• Boireann Winery, 26 Donnellys Castle Road, The Summit, Qld 4377. One of the most widely known Granite Belt estates, who produce a range of complex, age-worthy red wines. I haven’t yet visited them since they changed ownership, but I presume the new owners are continuing in the footsteps of the winery’s founders. Open 10am-4pm Friday-Monday.
  • Heritage Estate, New England Highway, Thulimbah, Qld 4376 or 747 Granite Belt Drive, Cottonvale, Qld 4375. A small winery that is known for its excellent Chardonnay. They also make an excellent Marsanne, as well as some very good red wines. I haven’t visited since the change of ownership, but they have retained the same winemaker, and the original owners have stayed on as advisors. The Thulimbah cellar door is open 10am-4pm every day, and the Cottonvale cellar door (which is attached to the winery) is open 10am-4pm Monday-Friday, and 9am-5pm on weekends.

Restaurants and cafés

Many wineries, including Ballandean Estate and Robert Channon Wines, have restaurants or cafés as part of their cellar door. I haven’t yet visited any of these, so am reluctant to make recommendations.

  • Sutton’s Juice Factory Cidery & Café, 10 Halloran Drive, Thulimbah, Qld 4376. This local orchard has a very good café and known for its excellent (but expensive) apple pie. It also produces ciders, juices, and preserves, and offers pick-your-own apples, see the entry under ‘Other food and wine attractions’. Open 9:30am-4:10pm daily.
  • Aussie Beef Steakhouse, 1 High St, Stanthorpe, Qld 4380. A decent small restaurant attached to a local motel. They serve a selection of local wines. Open 6pm-late Tuesday-Friday, 5:30pm-late Saturday, 7:30am-9am Sunday; table reservations +61 7 4681 1533.
  • Vixen’s Bakery Cafe, 23 Maryland Street, Stanthorpe, Qld 4380. A good small bakery and café that’s great for a quick breakfast, lunch, or coffee. Open 7:30am-4:30pm Monday-Friday, and 7:30am-1pm Saturday.

Other food and wine attractions

Regular visitors may remember Vincenzo’s at the Big Apple as being an excellent, well stocked delicatessen. Sadly, they closed in 2018.

  • Heavenly Chocolates, Pyramids Road, Wyberba, Qld 4382. A small, local chocolate producer that provides an excellent stop off on the way to Girraween National Park. Their hot chocolates are also excellent. Open 10am-4pm Mon-Fri, as well as on public holidays and school holidays.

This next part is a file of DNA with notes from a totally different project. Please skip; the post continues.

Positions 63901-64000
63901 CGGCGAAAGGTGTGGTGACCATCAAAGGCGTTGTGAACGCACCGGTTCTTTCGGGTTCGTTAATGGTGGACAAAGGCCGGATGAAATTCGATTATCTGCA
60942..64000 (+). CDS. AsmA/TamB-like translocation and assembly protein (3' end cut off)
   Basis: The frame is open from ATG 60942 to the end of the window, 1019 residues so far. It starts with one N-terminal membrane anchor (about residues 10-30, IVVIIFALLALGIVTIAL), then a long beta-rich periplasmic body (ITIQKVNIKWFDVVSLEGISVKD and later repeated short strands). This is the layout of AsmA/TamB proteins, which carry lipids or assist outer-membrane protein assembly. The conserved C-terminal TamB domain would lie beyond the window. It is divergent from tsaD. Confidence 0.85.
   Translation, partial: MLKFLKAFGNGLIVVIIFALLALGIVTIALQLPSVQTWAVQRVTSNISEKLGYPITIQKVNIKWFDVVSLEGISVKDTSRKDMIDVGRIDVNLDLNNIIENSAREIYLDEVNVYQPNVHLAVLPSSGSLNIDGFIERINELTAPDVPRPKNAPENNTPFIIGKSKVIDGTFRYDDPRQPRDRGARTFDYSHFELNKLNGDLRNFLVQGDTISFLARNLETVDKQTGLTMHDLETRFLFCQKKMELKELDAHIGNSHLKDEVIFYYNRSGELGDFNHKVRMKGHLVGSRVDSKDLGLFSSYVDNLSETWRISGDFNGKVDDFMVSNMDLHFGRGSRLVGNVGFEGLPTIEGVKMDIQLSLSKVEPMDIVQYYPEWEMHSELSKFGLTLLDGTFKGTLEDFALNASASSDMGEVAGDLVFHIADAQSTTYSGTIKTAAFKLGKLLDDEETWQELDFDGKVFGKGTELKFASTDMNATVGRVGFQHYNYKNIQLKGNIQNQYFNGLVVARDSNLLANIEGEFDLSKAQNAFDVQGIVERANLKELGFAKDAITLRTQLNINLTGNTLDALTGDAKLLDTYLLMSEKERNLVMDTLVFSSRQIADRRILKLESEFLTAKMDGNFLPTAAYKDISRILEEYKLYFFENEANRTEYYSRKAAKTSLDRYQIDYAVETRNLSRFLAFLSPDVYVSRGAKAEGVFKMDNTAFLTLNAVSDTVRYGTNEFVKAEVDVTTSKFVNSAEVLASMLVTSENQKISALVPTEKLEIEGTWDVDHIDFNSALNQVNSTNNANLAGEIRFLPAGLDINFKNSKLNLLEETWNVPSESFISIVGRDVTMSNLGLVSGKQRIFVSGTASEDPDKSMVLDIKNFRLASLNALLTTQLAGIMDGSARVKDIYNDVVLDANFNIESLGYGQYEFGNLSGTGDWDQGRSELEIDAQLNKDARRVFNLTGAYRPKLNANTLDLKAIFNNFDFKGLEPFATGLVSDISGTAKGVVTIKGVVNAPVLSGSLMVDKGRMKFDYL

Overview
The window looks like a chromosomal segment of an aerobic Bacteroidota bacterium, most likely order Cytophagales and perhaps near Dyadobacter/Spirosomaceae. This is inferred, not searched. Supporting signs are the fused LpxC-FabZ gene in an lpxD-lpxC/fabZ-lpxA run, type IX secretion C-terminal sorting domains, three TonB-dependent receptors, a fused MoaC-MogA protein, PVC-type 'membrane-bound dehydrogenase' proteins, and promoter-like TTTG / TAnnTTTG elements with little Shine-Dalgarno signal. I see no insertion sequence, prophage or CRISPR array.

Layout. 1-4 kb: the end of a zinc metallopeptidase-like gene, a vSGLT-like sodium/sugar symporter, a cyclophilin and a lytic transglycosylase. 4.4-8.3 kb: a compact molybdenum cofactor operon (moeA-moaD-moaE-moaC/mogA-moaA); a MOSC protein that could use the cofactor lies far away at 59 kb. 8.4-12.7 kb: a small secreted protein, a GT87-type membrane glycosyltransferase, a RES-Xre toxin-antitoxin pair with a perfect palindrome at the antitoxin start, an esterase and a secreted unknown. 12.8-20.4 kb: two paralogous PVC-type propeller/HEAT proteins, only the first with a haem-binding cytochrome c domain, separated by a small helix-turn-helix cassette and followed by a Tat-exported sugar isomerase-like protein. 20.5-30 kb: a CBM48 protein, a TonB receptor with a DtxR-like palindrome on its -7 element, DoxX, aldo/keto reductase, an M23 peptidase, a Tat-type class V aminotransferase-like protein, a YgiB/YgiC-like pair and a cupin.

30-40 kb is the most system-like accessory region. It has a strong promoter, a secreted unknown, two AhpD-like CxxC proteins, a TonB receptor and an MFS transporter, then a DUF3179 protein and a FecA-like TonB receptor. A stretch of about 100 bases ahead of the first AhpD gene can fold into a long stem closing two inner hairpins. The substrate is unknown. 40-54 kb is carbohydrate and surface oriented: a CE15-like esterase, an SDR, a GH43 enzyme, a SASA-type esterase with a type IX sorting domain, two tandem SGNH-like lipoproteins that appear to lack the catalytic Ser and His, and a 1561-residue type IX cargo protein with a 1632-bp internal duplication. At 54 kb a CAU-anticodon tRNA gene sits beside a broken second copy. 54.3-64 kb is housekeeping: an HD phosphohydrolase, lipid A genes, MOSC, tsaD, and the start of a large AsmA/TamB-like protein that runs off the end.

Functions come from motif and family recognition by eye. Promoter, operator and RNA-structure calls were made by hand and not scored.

• Sutton’s Juice Factory Cidery & Café, 10 Halloran Drive, Thulimbah, Qld 4376. A local orchard that produces excellent ciders, apple juices, and preserves. It is also possible to pick your own apples during the harvest period, and they have a wide range of heritage varieties. The café is also very good—see the entry under ‘Restaurants and Cafés’. Open 9:30am-4:10pm daily.
  • Stanthorpe Cheese and Jersey Girls Café, 4 Duncan Lane, Thulimbah, Qld 4376. A small cheesemaker who produce some excellent (if expensive) cheese from their own herd of Jersey cattle.
  • Severn Brae Estate, 49 Back Creek Road, Severnlea, Qld 4352. A local winemaker who also produces his own cheese and preserves. Open daily 10am-5pm.

Other attractions

  • Stanthorpe Museum, 12 High Street, Stanthorpe, Qld 4380. An excellent small museum housed in a number of historic buildings that have been moved to the site. The museum chronicles the history of the area, particularly that of the early pioneers. There is also an interesting (but small) display of Aboriginal artefacts. While the museum doesn’t focus on the wine industry, an exhibit on the Italian heritage of the region contains some history of winegrowing in the area. Open 10am-4pm Wednesday-Friday, 1pm-5pm Saturday, and 9am-1pm Sunday; Admission $7.
  • Girraween National Park. A beautiful national park that’s a great place to see some grey kangaroos, and to go for either a short, easy walk—or to try walking all the way to the top of the Pyramid for the views. “Girraween” means “place of flowers”, a name that it more than lives up to during the spring. Girraween National Park is a short drive from Ballandean and is on the same road as Pyramids Roads Wines and Heavenly Chocolates.
  • Bald Rock National Park. This is just across the state border from Girraween National Park and is contiguous with it. Consequently, it’s quite a drive to get there, but well worth it. The view from the top of Bald Rock is worth the walk. Parking is $8 per vehicle.
  • Note that national parks can be closed due to bad weather or bushfire danger—it’s worth checking online prior to travel.

(Disclaimer: I have no commercial or personal interest in any of the places mentioned. I did, however, work as an apprentice winemaker at Heritage Estate for a few months in 2011-2012, under the previous owners.)

This was originally written for inclusion in JancisRobinson.com’s summer 2019 writing competition, but was not selected. I am therefore republishing it here.